Sunday, March 27, 2022

Parental Alienation: What Moral Responsibilities Do Family Members of The Parent Committing Parental Alienation Have?

Let’s discuss a part of parental alienation that doesn’t get discussed much: the accountability and moral responsibility of the family and friends of the parent conducting the alienation. 

Take my situation as an example as it’s a common one:

The family and friends of of my sons’ mother all know her medical history. They all know that for 7 years, I had to care for her during her outbreaks of self-violence. They all know that she was violent towards me and even provided me moral help during the worst moments of her violence. They know the limits of my sons’ mother’s capability so well that they had to convince me to allow her to hire a night-nanny to care for him and she refused to parent him at night versus the option of sleep.

But most importantly, the family and friends of my sons’ mother all know how much I love and care for my son. 

They’d see me care for him alone when his mother had episodes and left to stay at a hotel. They’d see me cooking his meals, changing his diapers, playing with him and being the most valuable thing in any child’s life: an emotionally present parent.

Yet when the marriage ended, the family of my ex-wife said nothing about what she was doing. 

They not only refused to denounce her false claims which they knew were untrue, but went as far as denying IP stamped emails they had sent me in the past.

These false claims escalated into a court case, which I won because of having all of the actual evidence of her being the person committing violence. 

But even after that, the family and friends still said nothing.

They knew that my sons mother was keeping him from his father, not allowing him to have a relationship with his dad. 

And they did nothing.

The pinnacle of inaction came when the court appointed psychologist proposed my son finally be able to spend nights with his me. The next day his mother Amadeu false accusations that I had raped my son, with the guarantor/nanny who was present, co-conspiring to allow it to happen.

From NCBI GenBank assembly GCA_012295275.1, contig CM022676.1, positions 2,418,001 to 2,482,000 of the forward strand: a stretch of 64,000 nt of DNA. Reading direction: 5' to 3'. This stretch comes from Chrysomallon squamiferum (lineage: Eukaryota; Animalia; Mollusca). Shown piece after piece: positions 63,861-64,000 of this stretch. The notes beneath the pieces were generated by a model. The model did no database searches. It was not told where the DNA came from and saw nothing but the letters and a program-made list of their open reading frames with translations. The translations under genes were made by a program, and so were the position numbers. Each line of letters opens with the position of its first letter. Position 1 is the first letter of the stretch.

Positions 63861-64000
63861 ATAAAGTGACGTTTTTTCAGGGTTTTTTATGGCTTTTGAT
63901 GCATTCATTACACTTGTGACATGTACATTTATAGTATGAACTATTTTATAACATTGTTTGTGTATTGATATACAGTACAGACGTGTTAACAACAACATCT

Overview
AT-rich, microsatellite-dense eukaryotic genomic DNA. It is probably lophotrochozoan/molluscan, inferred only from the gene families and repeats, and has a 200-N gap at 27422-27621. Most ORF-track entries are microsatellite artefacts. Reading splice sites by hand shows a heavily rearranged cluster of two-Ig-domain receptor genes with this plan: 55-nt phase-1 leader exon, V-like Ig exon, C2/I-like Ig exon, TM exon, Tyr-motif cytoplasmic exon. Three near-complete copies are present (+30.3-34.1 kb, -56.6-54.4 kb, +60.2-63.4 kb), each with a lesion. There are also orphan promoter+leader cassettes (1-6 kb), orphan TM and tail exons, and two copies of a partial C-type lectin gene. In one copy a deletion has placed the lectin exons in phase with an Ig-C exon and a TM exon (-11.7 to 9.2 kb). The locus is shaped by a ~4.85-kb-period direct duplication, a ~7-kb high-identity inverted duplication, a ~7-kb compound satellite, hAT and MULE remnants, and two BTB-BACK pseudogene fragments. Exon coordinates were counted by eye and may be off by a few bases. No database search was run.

And yet the family and friends of my ex-wife continued to remain silent.

It’s been 3.5 years since I was able to have a normal relationship as a parent, raising and caring for my son. 

And through it all, the family and friends of the person harming my son and making him a victim of parental alienation, have done nothing.

My story is nearly identical to many others suffering from parental alienation.

The question is, “Why”?

Why are people silent when there are atrocities committed by family members, even when they are directly harming another family member, in this case a grandson or nephew?

What role does culture play?

In most American, Canadian and European cultures, there is a stronger drive to put the community and what is morally right for an individuals rights first.  It’s not uncommon for family and friends of these cultures to shun the parent responsible for the parental alienation after demanding that they do what is right and put the child’s well-being first. 

I’ve personally been told by American friends, including some of the closest people I’ve had in my life, that if I kept my son away from his mother as his mother has done to me, that they’d be done with me. They put morality and my sons well-being first, over our years of friendship. 

And I would do the same.

This isn’t always the same in some Latin cultures. In a country like Chile, where over 99% of custody is by mothers, regardless of mental health or economic stability, the role of the father is very much marginalized. Fathers provide money to the family as the primary role. A child, regardless of gender, is expected to be more closely connected to the mother and not the father. When there is a divorce, a Chilean father is expected to pay for nearly all of the child’s costs, and in return, they get 4 visits per month.

As a result of the marginalization of fathers in Chile, even in cases where a mother is breaking laws and traumatizing a child trough parental alienation, the family and friends opt to do nothing to stop it.

In fact, the families of mothers committing parental alienation commit a far more egregious moral crime: they actually support the mother, despite knowing what she is doing to harm her children.

So, for the other victims of parental alienation reading this, what roles have the family and friends of your child’s mother played through your struggle?

Have they provided you support or have they taken a role of silence? 

What more responsibilities do people feel the family and friends of a person committing parental alienation actually hold? 

Should supporting the person committing the crimes be the norm because they are “family” or should the family put the child’s well being first?

Let’s discuss!


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